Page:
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Discussion Starter #21
Is it necessary to bleed all around if I’m only going to be opening up the front lines only?
 

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Is it necessary to bleed all around if I’m only going to be opening up the front lines only?
Probably not, as long as you're careful not to let the reservoir drop too low that is! But if you keep the level up at least halfway minimum (and careful, there's more than one chamber in there!) then you can probably bleed just the fronts without touching the rears.
 

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YES, Bleed all four corners as the normal cycle is every two years for flushing out brake fluid on BMWs. RR, LR, RF, LF
Buy a pressure bleeder and use the "Dry" method of filling up the master and using the pump to pressurize the master to 20 PSI, crack open the bleeder screws and check the fill line in the master frequently noticing where the min line is at. Refill as necessary. Do it twice and smack the caliper with a soft mallet to release any bubbles. Road test, then re-bleed as all the air trapped will have moved into the calipers.
IF you can not get the pedal to harden up, you will need to have a scanner trip the ABS System bleeding process (Activate the ABS with the port open, pump the pedal 5 times and the re-bleed each point). Simple, instructions in the TIS.
 

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34 00 050 Bleeding brake system with DSC3
Note:
Read and comply with General Information.
The following filling and bleeding instructions must be observed when the following are replaced or repaired:
  1. Brake master cylinder
  2. hydraulic unit DSC3
  3. Components and connecting lines which are fitted between these assemblies.

Caution!
All vehicles with DSC without precharging pumps must be filled with the new DOT4 low-viscosity brake fluid!
All other models can be filled with the same brake fluid.

Connect DIS.
Call up service function ”Bleeding ABS/DSC3 Hydraulics”.
Connect brake fluid changer to expansion tank and switch on.
Note:
Check relevant operating instructions for each device.
Charging pressure should not exceed 2 bar.

Flushing brake system completely
Connect bleeder hose with collecting tray to bleeder valve on rear right brake caliper.
Open bleeder valve and purge until clear, bubble-free brake fluid emerges.
Close bleeder valve.
Follow same procedure on wheel brakes rear left, front right and front left.

Bleeding rear-axle brake circuit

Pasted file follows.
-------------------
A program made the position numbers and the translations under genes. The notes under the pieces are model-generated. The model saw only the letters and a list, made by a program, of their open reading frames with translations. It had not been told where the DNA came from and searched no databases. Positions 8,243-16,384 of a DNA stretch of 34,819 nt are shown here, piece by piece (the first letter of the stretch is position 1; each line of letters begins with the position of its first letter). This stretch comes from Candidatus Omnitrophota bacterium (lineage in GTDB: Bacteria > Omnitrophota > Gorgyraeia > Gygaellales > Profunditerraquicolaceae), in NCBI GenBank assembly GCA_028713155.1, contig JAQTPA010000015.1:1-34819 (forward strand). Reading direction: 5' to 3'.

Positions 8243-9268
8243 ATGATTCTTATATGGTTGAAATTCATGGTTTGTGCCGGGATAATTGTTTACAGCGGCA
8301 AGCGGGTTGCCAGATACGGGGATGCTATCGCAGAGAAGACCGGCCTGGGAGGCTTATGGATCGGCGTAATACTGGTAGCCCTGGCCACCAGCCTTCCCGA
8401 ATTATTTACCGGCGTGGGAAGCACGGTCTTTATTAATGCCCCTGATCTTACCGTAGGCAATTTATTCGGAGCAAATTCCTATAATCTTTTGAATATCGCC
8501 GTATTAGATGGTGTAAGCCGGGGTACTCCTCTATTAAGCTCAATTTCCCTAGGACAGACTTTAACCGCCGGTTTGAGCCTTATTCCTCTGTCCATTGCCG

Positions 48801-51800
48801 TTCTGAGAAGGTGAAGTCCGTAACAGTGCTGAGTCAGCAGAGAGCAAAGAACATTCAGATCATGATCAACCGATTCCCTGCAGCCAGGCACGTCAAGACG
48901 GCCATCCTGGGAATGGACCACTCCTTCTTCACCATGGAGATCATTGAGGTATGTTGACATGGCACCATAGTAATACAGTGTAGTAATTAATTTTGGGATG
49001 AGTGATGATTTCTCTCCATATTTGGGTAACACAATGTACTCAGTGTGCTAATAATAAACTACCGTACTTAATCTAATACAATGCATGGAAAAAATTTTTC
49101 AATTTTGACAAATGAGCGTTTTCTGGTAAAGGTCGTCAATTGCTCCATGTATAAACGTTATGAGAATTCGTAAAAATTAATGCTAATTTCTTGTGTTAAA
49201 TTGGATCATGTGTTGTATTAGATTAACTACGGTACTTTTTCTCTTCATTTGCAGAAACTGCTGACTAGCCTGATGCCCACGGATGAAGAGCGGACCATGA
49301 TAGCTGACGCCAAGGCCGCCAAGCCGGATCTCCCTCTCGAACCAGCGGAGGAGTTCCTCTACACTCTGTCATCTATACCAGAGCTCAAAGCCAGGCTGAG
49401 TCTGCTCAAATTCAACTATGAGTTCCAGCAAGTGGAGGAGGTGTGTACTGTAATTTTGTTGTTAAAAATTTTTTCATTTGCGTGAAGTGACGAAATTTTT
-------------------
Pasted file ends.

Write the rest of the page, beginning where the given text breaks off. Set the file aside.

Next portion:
Connect bleeder hose with collecting tray to bleeder valve on rear right brake caliper.
Close bleeder valve.
Run bleeding routine with DIS with bleeder valve open.
After completing the routine, press brake pedal 5 times down to floor; clear bubble-free brake fluid must emerge.
Close bleeder valve.
Repeat procedure at rear left.

Bleeding front-axle brake circuit
Connect bleeder hose with collecting tray to bleeder valve on front right brake caliper.
Close bleeder valve.
Run bleeding routine with DIS with bleeder valve open.
After completing the routine, press brake pedal 5 times down to floor; clear bubble-free brake fluid must emerge.
Close bleeder valve.
Repeat procedure at front left.

Switch off brake fluid changer and remove from expansion tank.
Check brake fluid level.
Close expansion tank.
Note:
Take care of rubber gasket (1) in lid.
 

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for those who have never replaced pad before, here you go...
Clean contact surface (1) of brake piston with brake cleaner and apply a thin coating of brake pad paste.
Clean contact surfaces (1) of T-heads/brake calliper housing with brake cleaner and apply a thin coating of brake pad paste.
Clean contact surface (1) of brake caliper with brake cleaner and apply a thin coating of brake pad paste.
So as not to damage the surface coating, if possible do not mechanically clean the guide surfaces (1) for the brake pads on the brake caliper mounting bracket. Clean guide surfaces (1) with brake cleaner and apply a thin coating of brake pad paste.
So as not to damage the surface coating, if possible do not mechanically clean the guide surfaces (1 and 2) for the brake pads on the brake calliper mounting bracket. Clean guide surfaces (1 and 2) with brake cleaner and apply a thin coating of brake pad paste.
Lightly coat the T-head of the inner brake pad with brake pad paste in area (1 and 2).
Lightly coat the T-head of the outer brake pad with brake pad paste in area (1 and 2).
 

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Quick advice on managing brake fluid during caliper removal. I did the same thing and didn't have anything to hold down the brake pedal and didn't want to make anything just for this. Therefore I simply cut the rubber hoses in the middle (you are discarding them anyhow) and then took a regular construction nail and stuck into the cut hose. I suppose you can find all sort of similar shaped objects (drill bit, metal rod, etc) to stick into the cut hose. This will keep the brake fluid from flowing for as long as you want (just don't step on the brake pedal). Then assemble the new caliper and attach the new brake line to it. At this point all you have to do is disconnect the old cut brake line from the hard line and reconnect the new line. I did that pretty quickly with some brake fluid leaking on my fingers, while I am removing a tightening the line, but was not a problem at all.
 
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